6 amps, and a power hungry single video card uses no more than
4.4 amps or so from that wire. The motherboard fan headers use
another 0.5 amps or so. The total is less than 6 amps allowed by
a 20 pin connector.

Each power supply normally has a "ratings label" stuck to the side
of the supply. This tells you how many amps each of the DC outputs
of the supply, can supply before the power supply is overloaded.
In addition to using the right cable type for the job, you also
need a power supply with the right maximum output for the job.
Usually I use a hardware inventory, to work out the power needed
for a project. While it is fun to guess at "how much is enough",
I work out the value, based on the 12V loading. The reason
I only calculate the amount of 12V needed, is because 12V provides
most of the computer power now, and it is not possible to work out
the (lower) demand of the 3.3V and 5V rails. The combined 3.3V and
5V loading will be less than 100W total, maybe somewhere between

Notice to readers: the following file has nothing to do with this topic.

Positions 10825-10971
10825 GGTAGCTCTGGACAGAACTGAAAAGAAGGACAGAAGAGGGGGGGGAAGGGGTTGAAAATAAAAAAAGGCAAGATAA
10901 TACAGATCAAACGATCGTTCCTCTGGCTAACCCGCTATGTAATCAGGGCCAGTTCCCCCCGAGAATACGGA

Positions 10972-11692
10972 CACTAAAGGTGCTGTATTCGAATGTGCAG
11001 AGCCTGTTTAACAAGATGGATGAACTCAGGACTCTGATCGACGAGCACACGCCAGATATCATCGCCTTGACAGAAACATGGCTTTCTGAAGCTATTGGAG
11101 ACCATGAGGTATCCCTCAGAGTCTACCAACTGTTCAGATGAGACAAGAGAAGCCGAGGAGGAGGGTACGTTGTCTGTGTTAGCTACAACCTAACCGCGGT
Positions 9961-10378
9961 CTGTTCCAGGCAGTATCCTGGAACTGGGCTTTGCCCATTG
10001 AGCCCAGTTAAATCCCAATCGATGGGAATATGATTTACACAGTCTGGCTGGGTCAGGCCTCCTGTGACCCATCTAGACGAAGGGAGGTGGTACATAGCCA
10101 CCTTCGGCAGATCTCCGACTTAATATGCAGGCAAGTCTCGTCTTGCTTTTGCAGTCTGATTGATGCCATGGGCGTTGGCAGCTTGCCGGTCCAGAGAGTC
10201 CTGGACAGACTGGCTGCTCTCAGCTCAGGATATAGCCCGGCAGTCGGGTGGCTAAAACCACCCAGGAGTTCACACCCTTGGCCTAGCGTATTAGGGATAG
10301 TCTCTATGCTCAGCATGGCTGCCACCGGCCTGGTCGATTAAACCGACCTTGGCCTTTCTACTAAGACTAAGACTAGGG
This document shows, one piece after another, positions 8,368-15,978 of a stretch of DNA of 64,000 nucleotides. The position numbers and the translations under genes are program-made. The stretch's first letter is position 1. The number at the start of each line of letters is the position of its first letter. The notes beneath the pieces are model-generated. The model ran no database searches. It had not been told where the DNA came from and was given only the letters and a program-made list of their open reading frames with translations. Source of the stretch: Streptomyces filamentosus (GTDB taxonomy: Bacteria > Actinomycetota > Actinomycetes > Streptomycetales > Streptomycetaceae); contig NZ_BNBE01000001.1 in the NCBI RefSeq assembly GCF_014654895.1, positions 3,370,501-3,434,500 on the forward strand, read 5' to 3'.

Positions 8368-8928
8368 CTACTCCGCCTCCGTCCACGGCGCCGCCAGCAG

50W and 100W, which many supplies can meet with ease. The really
big consumers are processor (65W to 130W) and video card
(20W to 145W). Those are just typical desktop system values,
and if someone searches hard enough, they can find exceptions
to those numbers.


Re: Power supply connections - Noob question

Wow, thanks all!  Good, helpful info from supportive and well informed
people.  Are you sure we're really on Usenet?  hehe....on with the

Re: Power supply connections - Noob question

Paul wrote:
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Wow! Paul, I have been searching for such a precise explanation and you
provided an excellent summary. This is a very confusing subject, and